92

97

82-90

 

Octane #

Cetane #

-10

3

-10

8

5-10

8-14

40-60

Boiling Point

-259/-162

N/A

-259/-162

N/A

-44/-42

(81-464)/

N/A

°F/°C

(27-240)

Energy

213,300/

425,000/

569,200/

570,000/

637,500/

862,100/

950,400/

Content

7,875

15,688

21,013

21,027

25,535

31,825

35,082

(volume)

(BTU/ft³) /

(kJ/L)

Energy vs

25

49

66

66

74

100

110

Gasoline %

Stoich A/F

17.3

6.5

17.3

9.0

15.7

14.7

15.0

Ratio (mass)

Autoignition

842/450

N/A

842/450

N/A

1,004/540

428/220

437/225

Temperature

°F/°C

Peak Flame

3,254/

N/A

3,254/

N/A

3,614/

3,591/

3,729/

Temperature

1,790

1,790

1,990

1,977

2,054

°F/°C

Flammability

5.3

4.0

N/A

N/A

2.1

1.4

N/A

Lower Limit

(volume %)

Flammability

15.0

75.0

N/A

N/A

10.4

7.6

N/A

Upper Limit

(volume %)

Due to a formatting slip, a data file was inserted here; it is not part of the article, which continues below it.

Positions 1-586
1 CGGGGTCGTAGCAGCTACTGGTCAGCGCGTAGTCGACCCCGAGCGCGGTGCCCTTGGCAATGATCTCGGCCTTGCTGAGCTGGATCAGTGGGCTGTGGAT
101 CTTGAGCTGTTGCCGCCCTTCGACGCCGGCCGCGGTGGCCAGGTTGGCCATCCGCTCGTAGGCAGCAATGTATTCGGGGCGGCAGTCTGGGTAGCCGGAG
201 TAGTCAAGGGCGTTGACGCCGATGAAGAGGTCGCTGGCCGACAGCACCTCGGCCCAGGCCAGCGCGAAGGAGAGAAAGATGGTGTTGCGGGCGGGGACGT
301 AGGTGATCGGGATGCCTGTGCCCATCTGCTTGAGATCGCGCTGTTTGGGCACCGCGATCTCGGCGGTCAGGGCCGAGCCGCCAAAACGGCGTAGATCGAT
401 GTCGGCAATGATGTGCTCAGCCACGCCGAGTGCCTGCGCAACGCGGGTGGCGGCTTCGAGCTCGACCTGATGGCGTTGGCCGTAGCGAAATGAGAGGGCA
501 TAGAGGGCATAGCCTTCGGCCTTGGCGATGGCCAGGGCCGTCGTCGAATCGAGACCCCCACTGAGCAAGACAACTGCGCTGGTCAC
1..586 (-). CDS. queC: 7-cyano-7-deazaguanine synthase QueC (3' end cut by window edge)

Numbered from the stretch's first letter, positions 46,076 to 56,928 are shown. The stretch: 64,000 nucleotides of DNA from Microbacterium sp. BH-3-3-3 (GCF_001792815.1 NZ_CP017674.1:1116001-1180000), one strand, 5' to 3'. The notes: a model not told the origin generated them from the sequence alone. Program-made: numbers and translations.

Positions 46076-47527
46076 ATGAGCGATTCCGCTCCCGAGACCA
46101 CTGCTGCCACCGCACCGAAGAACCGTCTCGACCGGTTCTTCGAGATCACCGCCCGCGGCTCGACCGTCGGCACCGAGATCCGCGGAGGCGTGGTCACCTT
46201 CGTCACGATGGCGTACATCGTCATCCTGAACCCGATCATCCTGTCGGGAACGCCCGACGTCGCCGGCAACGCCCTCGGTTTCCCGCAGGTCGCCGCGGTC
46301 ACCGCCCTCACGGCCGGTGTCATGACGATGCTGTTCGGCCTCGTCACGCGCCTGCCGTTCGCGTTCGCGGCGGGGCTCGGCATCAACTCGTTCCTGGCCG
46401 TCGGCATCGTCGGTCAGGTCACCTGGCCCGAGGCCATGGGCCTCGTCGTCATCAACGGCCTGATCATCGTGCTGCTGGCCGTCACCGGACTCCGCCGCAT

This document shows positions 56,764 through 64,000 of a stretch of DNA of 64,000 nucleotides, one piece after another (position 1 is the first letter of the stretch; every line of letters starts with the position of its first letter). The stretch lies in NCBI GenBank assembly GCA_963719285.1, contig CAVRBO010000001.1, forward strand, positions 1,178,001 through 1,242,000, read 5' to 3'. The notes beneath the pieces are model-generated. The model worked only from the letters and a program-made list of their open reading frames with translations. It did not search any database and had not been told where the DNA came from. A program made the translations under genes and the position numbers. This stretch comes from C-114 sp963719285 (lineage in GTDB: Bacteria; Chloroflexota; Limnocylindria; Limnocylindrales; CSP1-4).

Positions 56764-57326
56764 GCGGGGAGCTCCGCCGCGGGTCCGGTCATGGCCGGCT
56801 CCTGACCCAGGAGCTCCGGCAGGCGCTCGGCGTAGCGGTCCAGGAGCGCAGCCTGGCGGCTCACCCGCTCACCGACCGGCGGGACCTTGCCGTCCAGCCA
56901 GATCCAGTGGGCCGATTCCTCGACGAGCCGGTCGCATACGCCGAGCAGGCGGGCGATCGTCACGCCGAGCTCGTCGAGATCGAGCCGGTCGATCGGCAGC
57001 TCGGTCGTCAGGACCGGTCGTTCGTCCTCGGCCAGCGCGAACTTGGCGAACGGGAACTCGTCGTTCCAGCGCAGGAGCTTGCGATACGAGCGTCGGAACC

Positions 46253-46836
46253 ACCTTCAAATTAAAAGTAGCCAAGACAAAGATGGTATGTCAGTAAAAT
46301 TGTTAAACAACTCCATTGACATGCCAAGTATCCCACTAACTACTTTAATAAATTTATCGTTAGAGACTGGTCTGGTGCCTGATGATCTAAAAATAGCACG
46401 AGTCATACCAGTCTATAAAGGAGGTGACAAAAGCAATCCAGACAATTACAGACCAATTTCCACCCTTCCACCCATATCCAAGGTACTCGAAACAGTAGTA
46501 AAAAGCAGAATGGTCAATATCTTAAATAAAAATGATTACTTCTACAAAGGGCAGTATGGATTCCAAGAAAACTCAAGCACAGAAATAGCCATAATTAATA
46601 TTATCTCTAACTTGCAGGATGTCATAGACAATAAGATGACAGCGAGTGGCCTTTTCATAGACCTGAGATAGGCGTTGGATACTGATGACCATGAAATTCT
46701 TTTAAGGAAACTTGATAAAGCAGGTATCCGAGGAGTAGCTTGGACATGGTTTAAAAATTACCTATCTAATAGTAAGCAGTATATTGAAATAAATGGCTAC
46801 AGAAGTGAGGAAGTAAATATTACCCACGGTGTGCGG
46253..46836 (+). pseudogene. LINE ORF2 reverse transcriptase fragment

1998 IMPCO Technologies Inc. 16804 Gridley Place, Cerritos, CA 90703-1741 Section 03/Rev.01

36

IMPCO “A company dedicated to a better world through cleaner air” 3.9 LPG PRESSURE VERSUS

IMPCO

IMPCO “A company dedicated to a better world through cleaner air” 3.9 LPG PRESSURE VERSUS TEMPERATURE

“A company dedicated to a better world through cleaner air”

3.9 LPG PRESSURE VERSUS TEMPERATURE

It can be difficult to picture in our minds the effects of temperature and pressure on propane because the propane we deal with on a daily basis is always sealed inside a storage container, out of sight. To help us to understand propane better we will compare it to a substance that we are all familiar with, water. We will use an automotive cooling system to illustrate water under pressure at different temperatures. Liquid propane and water act very similar to temperature changes, the difference being the temperature at which events take place.